In this beautiful but cruel April, my mission is accomplished; the bush began to blossom and bloom a couple of weeks ago and today it appears to be near its peak. It has become my habit to take my morning cup of tea at the table in the back yard and admire the tiny flowers as I prepare for another day of remote teaching from the dining room table.

When I went out this morning, a neighborhood cat was calmly balanced atop my back fence, preening among the roses, undeterred by the threat of thorns all around.

Springtime and Verlyn Klinkenborg: An Appreciation

DSCN0329 Over the past year, it has been hard to keep the stress and my journal separate and the reader has had a share in what has been going on with my family and me. Yet, even at the darkest moments, I have tried to keep the journal as upbeat and positive as possible.

As spring makes its way into the summer and temperatures in northern Alabama are starting to hit the 90s, I am spending more time out of doors – my favorite place to be – and once again watching nature around my small patch of suburban life. In the past week, for the first time this season, I have noticed the fireflies emerging at dusk. My plants in pots and in the ground are doing okay but it has been dry and daily watering has become a necessity. The robins are playful and cagey, seeing how close they can get to me as they hunt worms and forage before they scamper away if I make a move to pick up a glass or rub my leg.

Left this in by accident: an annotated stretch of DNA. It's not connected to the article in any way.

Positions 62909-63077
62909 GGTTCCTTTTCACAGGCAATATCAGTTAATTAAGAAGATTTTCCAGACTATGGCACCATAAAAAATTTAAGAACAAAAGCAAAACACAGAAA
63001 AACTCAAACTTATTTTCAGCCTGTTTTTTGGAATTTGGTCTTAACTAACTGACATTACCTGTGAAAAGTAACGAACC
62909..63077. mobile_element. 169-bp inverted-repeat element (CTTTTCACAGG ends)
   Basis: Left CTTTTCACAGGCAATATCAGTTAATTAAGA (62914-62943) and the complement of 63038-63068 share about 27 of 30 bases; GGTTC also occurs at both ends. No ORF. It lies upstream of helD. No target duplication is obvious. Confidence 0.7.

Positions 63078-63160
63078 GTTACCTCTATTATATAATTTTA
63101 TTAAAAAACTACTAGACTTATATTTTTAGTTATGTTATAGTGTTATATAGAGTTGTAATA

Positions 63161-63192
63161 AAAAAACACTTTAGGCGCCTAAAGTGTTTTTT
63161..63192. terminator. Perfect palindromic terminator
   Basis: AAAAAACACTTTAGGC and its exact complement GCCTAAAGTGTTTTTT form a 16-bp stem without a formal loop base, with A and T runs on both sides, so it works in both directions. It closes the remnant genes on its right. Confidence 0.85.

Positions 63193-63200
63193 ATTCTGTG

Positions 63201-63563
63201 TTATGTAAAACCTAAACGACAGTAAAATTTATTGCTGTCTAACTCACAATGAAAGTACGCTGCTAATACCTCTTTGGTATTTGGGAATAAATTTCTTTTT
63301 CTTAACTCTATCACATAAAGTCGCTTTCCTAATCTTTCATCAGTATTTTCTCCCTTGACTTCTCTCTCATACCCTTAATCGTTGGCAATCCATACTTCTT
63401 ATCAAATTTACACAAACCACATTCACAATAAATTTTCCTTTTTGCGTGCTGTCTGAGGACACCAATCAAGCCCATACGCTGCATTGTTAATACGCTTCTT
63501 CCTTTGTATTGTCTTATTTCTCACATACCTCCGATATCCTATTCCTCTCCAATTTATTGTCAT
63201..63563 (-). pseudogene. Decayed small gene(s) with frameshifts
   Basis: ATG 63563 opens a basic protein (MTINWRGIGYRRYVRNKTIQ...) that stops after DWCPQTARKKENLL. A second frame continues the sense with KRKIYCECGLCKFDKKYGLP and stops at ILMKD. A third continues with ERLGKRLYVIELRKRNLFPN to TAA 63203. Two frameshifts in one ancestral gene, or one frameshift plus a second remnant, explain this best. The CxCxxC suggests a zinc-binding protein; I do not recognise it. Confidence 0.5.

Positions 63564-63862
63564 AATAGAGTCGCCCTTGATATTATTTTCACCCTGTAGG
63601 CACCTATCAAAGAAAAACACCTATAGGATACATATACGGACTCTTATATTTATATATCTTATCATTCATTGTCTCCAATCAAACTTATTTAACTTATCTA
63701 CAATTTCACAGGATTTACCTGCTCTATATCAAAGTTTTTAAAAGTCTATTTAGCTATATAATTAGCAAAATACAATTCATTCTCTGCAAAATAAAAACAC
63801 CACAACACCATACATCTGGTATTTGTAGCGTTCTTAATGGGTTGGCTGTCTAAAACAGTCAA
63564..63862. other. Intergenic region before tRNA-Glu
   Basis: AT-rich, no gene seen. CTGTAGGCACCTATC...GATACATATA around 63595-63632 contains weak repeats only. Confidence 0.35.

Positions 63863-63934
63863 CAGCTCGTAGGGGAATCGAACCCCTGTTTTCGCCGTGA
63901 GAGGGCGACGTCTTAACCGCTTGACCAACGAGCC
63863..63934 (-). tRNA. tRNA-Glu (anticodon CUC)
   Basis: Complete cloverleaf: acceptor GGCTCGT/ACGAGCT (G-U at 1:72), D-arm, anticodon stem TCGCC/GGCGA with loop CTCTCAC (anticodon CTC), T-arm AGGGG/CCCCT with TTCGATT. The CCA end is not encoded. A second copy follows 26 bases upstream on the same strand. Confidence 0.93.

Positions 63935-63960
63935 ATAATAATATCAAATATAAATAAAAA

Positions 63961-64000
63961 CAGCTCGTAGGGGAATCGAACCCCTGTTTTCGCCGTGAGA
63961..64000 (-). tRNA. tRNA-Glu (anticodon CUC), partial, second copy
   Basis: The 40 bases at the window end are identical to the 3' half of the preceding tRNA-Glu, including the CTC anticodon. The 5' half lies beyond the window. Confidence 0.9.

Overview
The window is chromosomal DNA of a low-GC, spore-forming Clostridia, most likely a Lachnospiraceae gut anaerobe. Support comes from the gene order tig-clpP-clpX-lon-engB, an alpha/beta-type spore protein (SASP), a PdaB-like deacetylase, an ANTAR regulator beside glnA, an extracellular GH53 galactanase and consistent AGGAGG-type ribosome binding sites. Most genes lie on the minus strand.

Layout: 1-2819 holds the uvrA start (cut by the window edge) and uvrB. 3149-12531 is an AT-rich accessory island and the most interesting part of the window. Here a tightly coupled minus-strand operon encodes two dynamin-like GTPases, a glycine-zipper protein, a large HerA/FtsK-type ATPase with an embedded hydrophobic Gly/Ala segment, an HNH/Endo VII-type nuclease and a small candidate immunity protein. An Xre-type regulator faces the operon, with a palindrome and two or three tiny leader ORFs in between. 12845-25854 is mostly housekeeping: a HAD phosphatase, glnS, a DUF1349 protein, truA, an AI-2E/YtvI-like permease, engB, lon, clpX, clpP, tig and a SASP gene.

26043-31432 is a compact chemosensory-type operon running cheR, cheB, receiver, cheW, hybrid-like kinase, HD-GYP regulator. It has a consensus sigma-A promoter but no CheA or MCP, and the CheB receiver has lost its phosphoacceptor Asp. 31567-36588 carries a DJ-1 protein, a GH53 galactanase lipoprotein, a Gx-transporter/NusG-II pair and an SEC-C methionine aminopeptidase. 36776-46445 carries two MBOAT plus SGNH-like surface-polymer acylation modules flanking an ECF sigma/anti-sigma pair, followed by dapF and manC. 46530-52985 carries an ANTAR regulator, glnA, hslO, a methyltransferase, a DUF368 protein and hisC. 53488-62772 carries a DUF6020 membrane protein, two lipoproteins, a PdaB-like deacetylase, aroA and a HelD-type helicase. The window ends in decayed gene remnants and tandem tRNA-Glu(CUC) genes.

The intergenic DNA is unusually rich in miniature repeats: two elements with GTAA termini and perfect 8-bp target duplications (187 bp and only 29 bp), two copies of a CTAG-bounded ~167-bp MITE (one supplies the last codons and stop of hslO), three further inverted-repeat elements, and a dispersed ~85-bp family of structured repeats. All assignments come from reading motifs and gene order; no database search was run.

The magnolias are blooming, I don’t have a magnolia tree but there is one across the street. When I was growing up we occasionally had magnolias in the yard and there was a time when Mother would use the large sturdy leaves for Christmas decorations, often highlighting them with gold paint. The magnolias this year haven’t peaked yet but the trees are full and will be magnificent soon.

Many years ago my family decided to spend Memorial Day at my house and I was determined to have magnolia blossoms on my table. I spotted a gigantic untended magnolia tree in my neighborhood and knocked on the door to ask permission to clip a few blossoms. The lady that opened the door had deeply etched skin the color of old coffee grounds. When I asked her for permission to take some magnolia blossoms from her tree she said, “Is that what that is? A magnolia?”

I confirmed that it was and she said, “I never knew what that tree was called. Take all the flowers you want.”